Depression Signs: 5 Things You Know That Outsiders Don’t
Forget all of the preconceptions you have about depression. Understand that someone who is depressed isn't depressed because it's their choice; it is a mental illness.
“Yes, you have depression.” The words your psychologist or psychiatrist may have said to you at one time probably confirm a diagnosis that you already knew long before you sought help. You were able to identify depression signs as they became more and more overwhelming.
Rates of depression keep going up. It’s as if the more social and technological advances our society makes, the more disconnection we have with happiness.
In fact, one common complaint of people facing depression is how mental illness is considered trivial.
It’s like you get the diagnosis and it’s treated with the same importance as if your doctor was telling you that you have high blood pressure or gout.
Sometimes it seems like all of us who are working so hard to get out of our personal black holes inevitably face a social structure that still sees depression as an easy problem to fix with just a trip to the pharmacy.
The fact is that we’re talking about a subject that’s as delicate as it is complex. We invite you to think about it with us. If you’ve ever gone through depression, these 5 signs will be very familiar.
Depression signs no one had to tell you about
1. I have NOT given up; I’m not weak
One thing that anyone who’s had depression understands, and anyone who hasn’t will not get is that this mental disorder doesn’t happen to you because you gave up or couldn’t face life.
- Something you need to know is that people suffering from depression already blame themselves for what’s happening.
- If you make them think that it’s their fault, letting themselves “give up,” you’re just piling on the guilt.
- The personal environment of a person with anxiety, depression, or acts as a “catalyst” and make the symptoms even worse.
- This is a mental disorder that doesn’t appear spontaneously due to an inappropriate reaction to a stressful environment. It builds over time.
Most of the time depression has multiple triggers.
They may even be biological, due to a deficiency in certain neurotransmitters.
2. No, I won’t be better in a month and no, my medication isn’t a placebo
Another false belief people have is assuming that these psychological processes can be resolved with just a few pills.
- Medication doesn’t fix the problem by itself.
- We’re a society with sky-high cholesterol and low positivity. None of this is resolved simply by popping a pill.
- We’re also not talking about an illness that is treated and disappears within a few months.
- Depression signs are generally recurring. This means that you’ll need a proper psychological plan so you can learn to use techniques regularly in your life to handle situations.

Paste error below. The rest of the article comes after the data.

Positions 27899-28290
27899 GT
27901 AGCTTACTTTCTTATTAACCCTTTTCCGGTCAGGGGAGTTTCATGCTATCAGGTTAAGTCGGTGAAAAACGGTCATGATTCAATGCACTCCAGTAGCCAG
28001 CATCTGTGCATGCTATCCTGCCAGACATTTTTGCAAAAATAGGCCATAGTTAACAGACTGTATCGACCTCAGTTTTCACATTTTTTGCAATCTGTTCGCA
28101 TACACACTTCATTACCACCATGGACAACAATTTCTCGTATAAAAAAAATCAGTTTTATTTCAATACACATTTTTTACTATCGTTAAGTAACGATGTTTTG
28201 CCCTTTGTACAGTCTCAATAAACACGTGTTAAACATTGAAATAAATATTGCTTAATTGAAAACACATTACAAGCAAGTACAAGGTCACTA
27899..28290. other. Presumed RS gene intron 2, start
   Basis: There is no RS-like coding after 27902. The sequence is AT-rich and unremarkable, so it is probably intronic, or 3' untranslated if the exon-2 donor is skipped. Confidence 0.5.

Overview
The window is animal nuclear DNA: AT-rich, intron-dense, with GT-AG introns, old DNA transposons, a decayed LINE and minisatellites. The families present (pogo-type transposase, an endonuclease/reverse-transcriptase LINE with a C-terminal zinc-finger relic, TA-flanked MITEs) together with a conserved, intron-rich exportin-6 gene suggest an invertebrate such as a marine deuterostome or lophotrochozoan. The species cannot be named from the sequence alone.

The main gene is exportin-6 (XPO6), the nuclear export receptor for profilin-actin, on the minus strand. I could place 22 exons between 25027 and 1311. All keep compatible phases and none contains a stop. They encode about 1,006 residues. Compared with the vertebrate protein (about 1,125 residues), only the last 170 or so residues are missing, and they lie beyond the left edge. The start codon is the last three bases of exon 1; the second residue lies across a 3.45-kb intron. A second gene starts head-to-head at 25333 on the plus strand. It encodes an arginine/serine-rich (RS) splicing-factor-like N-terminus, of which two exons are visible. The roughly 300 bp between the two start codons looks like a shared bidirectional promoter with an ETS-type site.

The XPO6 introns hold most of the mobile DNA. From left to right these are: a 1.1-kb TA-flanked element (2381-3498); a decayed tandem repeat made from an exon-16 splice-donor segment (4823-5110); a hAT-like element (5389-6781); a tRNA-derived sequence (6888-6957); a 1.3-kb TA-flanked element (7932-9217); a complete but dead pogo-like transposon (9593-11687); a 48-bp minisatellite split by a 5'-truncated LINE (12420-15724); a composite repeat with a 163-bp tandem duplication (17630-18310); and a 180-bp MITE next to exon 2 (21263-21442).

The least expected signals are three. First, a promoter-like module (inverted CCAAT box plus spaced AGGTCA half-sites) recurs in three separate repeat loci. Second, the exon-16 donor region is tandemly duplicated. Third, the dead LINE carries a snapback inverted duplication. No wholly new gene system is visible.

That’s why you also need the support of your family and friends.
If they keep saying the same old, “How are you? Don’t worry, you’ll be over it by next month,” they’ll just be intensifying your anxiety.
3. I have depression, and it’s not caused by sadness
Associating sadness with depression is a classic mistake. We need to clarify some things:
- Sadness is an emotion based on experiencing negative situations: losing a loved one, when something we really wanted didn’t happen…
- Sadness comes and goes. It’s like happiness, disgust, anger…
- However, depression is an ILLNESS, and it entails signs such as recurring thoughts marked by sadness, but also loss of interest in things, suicidal fantasies, fear, guilt…
It’s a very complex and personal maze where sadness is just one pathway in the dark.
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4. I want to be alone, but I don’t want you to go
Another aspect of depression that many people don’t know about is the contradictory feeling of wanting to isolate yourself and be alone but also feeling the need for others at the same time.
This psychological and emotional reality isn’t anything a person with this illness will say out loud.
So it’s essential for those around them to learn to be intuitive, receptive, and supportive in a nonjudgmental way; to be there and to help.
5. It’s not all just in my head
We’re sure there are still some people out there who haven’t experienced the built-up exhaustion, the chronic stress, or persistent insomnia that can gradually lead to depression.
- It’s not just in your head. Sometimes depression signs appear in a tired body, a chemically imbalanced brain, or in disorders like fibromyalgia.
When your body suffers, your mind suffers too and you can’t forget it. Keep these things in mind and you’ll be able to interact with people suffering from depression with more empathy.